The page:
|Completion of the A.A. General degree to include the following prerequisite courses for the major:|
|EDF2005||Introduction to the Teaching Profession|
This is a survey course that covers the historical, sociological and philosophical foundations of education, governance and finance of education, educational policies, legal, moral and ethical issues and the professionalism of teaching. Students will be provided information on the Florida Educator Accomplished Practices and Common Core State Standards. Students are required to complete a minimum of 15 hours of field-based experience with children and youth in schools or similar settings and not via virtual modes of film or Internet.
|EDF2085||Introduction to Diversity for Educators|
Designed for the prospective educator, this course provides the opportunity to explore issues of diversity, including an understanding of the influence of exceptionalities, culture, family, gender, sexual orientation, socioeconomic status, religion, language of origin, ethnicity and age upon the educational experience. Students will explore personal attitudes toward diversity and exceptionalities. Students will be provided information on the Florida Educator Accomplished Practices and Common Core State Standards. A minimum of 15 hours of field-based experience working with diverse populations of children and youth in schools or similar settings is required. The field experience will not be via virtual modes of film or Internet.
|Note:In addition to EDF 2085, a minimum of six semester hours with an international or diversity focus is required. Eligible courses will be determined by the College. Modern Language courses may be used to meet this requirement.|
|EME2040||Introduction to Technology for Educators|
This course covers the application of instructional design principles for the use of technology to enhance the quality of teaching and learning in the classroom. The course includes hands-on experience with educational media, emerging technologies and hardware, software and peripheral for the personal computer as well as data-driven decision-making processes. Identification of appropriate software for classroom applications, classroom procedures for integrating technologies with emphasis on legal and ethical use and effective instructional strategies for teachers and students with regard to research, analysis and demonstration of technology will be covered. Students will be provided with an overview of the Florida Educator Accomplished Practices, Common Core State Standards and the National Educational Technology Standards.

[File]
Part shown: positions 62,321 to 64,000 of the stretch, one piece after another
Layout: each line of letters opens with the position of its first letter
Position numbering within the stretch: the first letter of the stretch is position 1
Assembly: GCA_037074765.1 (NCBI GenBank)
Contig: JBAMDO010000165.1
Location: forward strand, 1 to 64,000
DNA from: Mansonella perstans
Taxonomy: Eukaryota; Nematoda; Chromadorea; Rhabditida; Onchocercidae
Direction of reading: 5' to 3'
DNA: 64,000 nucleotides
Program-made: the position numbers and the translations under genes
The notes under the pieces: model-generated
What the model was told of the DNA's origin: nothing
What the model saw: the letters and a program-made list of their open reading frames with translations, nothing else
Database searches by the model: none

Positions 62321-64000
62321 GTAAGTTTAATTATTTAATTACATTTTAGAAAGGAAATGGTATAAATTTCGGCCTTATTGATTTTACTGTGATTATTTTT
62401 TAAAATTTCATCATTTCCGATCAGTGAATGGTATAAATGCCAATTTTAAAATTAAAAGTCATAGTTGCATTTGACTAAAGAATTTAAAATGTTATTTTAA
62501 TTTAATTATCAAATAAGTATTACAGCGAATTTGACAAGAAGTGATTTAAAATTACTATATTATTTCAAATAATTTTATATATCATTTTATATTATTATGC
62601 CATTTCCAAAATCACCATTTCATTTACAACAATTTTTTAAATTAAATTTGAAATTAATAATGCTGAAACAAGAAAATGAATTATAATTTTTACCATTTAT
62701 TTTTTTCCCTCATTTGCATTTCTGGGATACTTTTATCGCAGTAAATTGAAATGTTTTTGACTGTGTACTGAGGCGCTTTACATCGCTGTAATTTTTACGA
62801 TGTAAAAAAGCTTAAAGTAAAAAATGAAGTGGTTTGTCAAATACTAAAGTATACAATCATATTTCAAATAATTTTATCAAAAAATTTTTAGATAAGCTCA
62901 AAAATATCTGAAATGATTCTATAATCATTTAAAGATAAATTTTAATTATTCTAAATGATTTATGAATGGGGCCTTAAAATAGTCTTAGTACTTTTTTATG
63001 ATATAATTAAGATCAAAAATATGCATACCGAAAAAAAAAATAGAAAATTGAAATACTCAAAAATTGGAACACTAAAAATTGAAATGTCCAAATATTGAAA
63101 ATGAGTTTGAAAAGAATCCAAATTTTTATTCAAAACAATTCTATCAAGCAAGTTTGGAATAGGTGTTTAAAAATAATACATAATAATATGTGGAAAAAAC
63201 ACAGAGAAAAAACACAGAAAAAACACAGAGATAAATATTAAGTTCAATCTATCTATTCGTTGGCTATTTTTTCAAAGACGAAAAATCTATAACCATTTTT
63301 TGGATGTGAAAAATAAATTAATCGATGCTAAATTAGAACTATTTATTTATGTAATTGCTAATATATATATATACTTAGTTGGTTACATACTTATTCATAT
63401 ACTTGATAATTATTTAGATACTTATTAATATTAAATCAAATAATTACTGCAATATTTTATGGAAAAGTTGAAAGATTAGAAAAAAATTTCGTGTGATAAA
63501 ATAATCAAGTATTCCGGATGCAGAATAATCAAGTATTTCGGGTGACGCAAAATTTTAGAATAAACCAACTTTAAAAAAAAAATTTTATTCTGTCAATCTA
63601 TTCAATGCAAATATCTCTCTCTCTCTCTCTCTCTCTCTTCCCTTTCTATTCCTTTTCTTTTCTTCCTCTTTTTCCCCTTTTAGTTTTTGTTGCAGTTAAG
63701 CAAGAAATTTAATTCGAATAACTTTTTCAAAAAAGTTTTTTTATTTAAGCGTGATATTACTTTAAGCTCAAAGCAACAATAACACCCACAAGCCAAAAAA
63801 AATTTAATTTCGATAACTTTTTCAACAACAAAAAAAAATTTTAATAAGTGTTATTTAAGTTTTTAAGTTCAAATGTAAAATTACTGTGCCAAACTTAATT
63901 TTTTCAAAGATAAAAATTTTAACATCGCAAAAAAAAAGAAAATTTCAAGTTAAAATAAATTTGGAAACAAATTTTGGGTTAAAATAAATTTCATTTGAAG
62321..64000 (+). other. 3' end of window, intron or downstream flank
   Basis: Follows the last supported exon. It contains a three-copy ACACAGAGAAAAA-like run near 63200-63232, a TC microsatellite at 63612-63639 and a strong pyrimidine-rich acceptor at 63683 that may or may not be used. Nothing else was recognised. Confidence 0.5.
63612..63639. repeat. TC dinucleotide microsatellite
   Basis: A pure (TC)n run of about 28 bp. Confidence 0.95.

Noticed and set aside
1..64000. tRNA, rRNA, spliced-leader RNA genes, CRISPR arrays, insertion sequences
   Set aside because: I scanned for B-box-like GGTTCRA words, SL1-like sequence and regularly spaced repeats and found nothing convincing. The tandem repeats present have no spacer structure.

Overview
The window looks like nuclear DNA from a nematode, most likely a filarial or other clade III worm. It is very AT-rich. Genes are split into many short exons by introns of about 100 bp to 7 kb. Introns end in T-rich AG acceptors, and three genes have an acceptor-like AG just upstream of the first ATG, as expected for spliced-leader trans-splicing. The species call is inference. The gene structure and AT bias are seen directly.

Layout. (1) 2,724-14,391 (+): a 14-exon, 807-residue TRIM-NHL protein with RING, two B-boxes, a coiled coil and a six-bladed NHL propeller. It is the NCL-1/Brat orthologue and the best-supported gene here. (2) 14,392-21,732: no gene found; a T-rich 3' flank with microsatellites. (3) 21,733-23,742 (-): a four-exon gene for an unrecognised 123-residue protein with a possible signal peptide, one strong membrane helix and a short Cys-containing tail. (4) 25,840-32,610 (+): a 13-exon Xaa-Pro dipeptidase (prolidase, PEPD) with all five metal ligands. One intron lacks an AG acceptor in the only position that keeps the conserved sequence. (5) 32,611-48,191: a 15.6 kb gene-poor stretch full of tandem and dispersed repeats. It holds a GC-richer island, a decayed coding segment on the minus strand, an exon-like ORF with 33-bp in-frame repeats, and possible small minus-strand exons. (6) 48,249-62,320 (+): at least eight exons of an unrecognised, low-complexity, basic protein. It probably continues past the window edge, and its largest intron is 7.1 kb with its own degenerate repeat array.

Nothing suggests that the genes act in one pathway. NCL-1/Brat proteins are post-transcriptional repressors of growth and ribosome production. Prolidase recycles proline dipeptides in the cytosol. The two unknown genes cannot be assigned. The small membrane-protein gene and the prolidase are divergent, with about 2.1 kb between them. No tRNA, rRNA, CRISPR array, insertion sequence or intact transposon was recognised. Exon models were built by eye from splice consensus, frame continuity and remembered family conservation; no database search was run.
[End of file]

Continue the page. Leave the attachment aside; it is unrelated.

|SPN1120||Elementary Spanish I|
This is a beginning course consisting of the fundamentals of Spanish functional grammar and speech taught by developing skills in hearing and understanding, speaking, reading and writing. Through a multimedia approach, students will develop proficiency and confidence in the language. In addition, the course provides a basis for understanding the culture of Spanish-speaking areas. Lab fee required.
|SPN1121||Elementary Spanish II|
This course covers the understanding and speaking of the language of everyday life and the fundamentals of Spanish grammar. Further drill is provided on pronunciation, diction, conversation and the reading of modern short stories. A continuation of SPN 1120. One hour of listening laboratory required. Lab fee required.
|SPN2201||Intermediate Spanish II|
This course includes selected readings of modern plays, short stories, novels and poems by eminent Spanish and Latin American authors. Conducted largely in target language. Credit for this course is also awarded to entering students with the appropriate score on the Advanced Placement (AP), College-Level Examination Program (CLEP) or the International Baccalaureate (IB) examination in this language.